The beauty of the process lies in crafting a creation, which begins its journey in its absolute contradiction, its polar opposite, its negative. To add to this complexity of working in reverse, the art also requires planning a precise chemistry of colours, envisaging their interaction with each other and with the fabric itself. In addition, the very form, the texture on the surface of the artwork is also planned and prearranged, not only through deciding the thread count for the fabric surface but also by literally placing the design on the fabric at the resisting stage.

    Every work of art that you will encounter here is inimitable and one of a kind. Each bears the mark of many hands it has passed through; from the spinners and weavers of silk to the artist herself. The process of the art is laborious, but it is also one of love and care, of nurturing a thought from its conception through to its realisation.

    Textile That Hangs On A Wall, In A Frame

    There is art that looks pleasant to the eye, is nice to have around and does not need much explanation. But then there is Neha Puri Dhir, who works with textile sourced from all the country and creates art out of it that leaves way more than meets the eye. We bring you her story with the promise that this art you will love to explain, once you know it!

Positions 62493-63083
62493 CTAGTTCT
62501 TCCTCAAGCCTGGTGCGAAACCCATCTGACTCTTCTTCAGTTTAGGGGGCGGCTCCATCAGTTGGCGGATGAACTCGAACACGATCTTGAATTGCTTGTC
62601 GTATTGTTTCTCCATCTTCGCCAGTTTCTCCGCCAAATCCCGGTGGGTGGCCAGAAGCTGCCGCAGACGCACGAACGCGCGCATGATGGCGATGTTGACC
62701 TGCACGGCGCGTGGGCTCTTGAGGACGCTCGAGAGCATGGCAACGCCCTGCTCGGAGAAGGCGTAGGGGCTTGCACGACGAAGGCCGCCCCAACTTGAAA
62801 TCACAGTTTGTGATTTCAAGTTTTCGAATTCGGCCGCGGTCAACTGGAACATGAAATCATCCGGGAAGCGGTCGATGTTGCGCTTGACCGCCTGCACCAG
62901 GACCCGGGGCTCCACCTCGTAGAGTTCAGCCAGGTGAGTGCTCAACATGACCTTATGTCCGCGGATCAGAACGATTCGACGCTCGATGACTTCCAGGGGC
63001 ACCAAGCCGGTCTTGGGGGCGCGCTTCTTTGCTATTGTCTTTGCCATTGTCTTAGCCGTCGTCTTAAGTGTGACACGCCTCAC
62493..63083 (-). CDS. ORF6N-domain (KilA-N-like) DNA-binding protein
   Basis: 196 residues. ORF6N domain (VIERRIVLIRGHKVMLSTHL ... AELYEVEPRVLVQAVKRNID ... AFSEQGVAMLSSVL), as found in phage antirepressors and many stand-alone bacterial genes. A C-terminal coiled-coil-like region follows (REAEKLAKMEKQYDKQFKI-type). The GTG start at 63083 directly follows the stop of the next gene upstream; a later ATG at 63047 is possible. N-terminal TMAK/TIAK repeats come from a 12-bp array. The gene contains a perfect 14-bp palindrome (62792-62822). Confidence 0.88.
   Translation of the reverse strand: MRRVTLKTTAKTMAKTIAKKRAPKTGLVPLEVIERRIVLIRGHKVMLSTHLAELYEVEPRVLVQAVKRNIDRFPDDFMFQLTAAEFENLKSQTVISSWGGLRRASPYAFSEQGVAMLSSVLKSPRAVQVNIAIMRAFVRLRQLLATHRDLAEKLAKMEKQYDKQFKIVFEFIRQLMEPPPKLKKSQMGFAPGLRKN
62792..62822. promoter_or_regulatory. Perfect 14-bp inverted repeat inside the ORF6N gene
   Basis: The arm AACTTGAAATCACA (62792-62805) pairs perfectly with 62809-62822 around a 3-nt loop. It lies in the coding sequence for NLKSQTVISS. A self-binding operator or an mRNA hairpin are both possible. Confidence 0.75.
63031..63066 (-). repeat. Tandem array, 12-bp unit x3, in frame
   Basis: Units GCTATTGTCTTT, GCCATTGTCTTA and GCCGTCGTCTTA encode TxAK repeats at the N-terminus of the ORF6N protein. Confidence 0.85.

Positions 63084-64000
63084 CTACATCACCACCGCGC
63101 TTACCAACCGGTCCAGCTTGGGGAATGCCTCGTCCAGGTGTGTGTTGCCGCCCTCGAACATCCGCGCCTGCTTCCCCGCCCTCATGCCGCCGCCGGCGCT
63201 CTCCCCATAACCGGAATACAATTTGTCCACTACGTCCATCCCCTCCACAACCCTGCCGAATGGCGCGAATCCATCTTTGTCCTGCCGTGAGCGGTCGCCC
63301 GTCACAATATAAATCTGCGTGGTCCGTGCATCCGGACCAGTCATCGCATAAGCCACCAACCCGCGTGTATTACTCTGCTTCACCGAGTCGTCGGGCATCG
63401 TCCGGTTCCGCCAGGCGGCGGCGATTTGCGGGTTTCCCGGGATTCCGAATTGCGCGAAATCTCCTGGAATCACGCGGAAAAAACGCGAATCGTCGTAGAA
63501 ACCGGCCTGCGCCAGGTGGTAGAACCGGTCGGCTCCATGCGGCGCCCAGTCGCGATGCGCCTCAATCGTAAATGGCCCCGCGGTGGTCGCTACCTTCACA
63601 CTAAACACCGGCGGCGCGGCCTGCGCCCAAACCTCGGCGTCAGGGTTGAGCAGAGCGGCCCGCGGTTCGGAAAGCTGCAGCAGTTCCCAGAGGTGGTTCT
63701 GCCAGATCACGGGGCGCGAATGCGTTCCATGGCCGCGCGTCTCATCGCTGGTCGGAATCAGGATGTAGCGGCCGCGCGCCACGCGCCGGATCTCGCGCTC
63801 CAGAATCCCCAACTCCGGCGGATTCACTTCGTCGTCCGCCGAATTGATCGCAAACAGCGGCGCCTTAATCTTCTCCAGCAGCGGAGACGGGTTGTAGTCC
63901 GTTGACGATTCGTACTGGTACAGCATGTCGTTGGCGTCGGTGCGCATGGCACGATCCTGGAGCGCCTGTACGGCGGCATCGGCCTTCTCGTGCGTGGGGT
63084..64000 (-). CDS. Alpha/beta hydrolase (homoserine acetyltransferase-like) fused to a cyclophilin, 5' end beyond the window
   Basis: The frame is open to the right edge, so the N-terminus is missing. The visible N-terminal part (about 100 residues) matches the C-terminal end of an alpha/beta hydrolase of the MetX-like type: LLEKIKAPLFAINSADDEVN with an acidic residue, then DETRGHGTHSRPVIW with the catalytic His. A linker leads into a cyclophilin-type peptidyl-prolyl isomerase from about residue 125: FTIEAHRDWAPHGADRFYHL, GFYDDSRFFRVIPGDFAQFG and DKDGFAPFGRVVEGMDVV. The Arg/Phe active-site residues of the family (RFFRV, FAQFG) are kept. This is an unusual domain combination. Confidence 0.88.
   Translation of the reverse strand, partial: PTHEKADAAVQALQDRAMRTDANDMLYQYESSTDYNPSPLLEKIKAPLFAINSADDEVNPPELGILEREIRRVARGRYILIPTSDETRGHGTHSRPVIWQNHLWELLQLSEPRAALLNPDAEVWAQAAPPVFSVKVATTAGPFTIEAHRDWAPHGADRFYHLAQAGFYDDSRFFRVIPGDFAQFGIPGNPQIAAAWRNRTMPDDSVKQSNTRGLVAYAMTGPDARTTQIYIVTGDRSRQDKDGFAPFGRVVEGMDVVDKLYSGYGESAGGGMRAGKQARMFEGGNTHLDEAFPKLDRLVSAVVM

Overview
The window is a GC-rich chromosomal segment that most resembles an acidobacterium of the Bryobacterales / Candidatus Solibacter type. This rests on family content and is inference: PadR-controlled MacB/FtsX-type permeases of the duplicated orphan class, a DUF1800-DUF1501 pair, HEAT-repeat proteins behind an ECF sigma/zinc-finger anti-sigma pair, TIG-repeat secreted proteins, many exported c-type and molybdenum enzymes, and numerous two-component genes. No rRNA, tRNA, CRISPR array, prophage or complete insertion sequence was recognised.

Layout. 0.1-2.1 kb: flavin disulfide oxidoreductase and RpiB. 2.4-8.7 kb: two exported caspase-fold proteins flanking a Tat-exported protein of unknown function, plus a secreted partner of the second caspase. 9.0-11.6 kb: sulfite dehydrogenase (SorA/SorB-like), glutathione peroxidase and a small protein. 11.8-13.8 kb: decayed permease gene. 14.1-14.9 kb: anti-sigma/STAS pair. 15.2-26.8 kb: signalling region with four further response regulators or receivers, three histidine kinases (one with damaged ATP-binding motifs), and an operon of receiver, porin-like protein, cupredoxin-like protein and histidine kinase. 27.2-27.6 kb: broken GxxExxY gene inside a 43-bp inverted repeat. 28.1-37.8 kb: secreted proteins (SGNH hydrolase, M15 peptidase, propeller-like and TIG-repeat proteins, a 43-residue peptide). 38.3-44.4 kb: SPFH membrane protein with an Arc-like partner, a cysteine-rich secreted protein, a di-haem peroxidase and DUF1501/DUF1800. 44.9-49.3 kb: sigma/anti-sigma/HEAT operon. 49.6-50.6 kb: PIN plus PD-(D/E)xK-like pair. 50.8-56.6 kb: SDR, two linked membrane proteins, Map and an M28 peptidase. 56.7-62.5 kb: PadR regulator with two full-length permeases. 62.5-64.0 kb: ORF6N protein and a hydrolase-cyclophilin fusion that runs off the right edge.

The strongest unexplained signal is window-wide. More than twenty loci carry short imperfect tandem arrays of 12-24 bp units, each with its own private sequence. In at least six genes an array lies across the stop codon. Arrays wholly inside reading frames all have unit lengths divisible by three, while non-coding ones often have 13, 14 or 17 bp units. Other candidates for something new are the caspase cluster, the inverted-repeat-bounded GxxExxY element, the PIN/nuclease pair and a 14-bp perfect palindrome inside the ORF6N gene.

• Academics

    She completed her B.A in Textile Design from the National Institute of Design (NID), Ahmedabad in 2007.

    She subsequently pursued a Masters degree in Strategic Design in Milan followed by a programme on Design for Textile Futures in London. She has worked extensively in the field of design, education, craft and industry in India for the last nine years.

  • Exhibitions

    Her engagement with the technique marked
a beautiful beginning when she had her first solo show AMOOLYA at India International Centre, New Delhi in August 2014 wherein she showcased forty-nine of her artworks inspired by basic geometric shapes. Her second solo show was held at Visual Arts Gallery, India Habitat Centre, New Delhi in October 2015.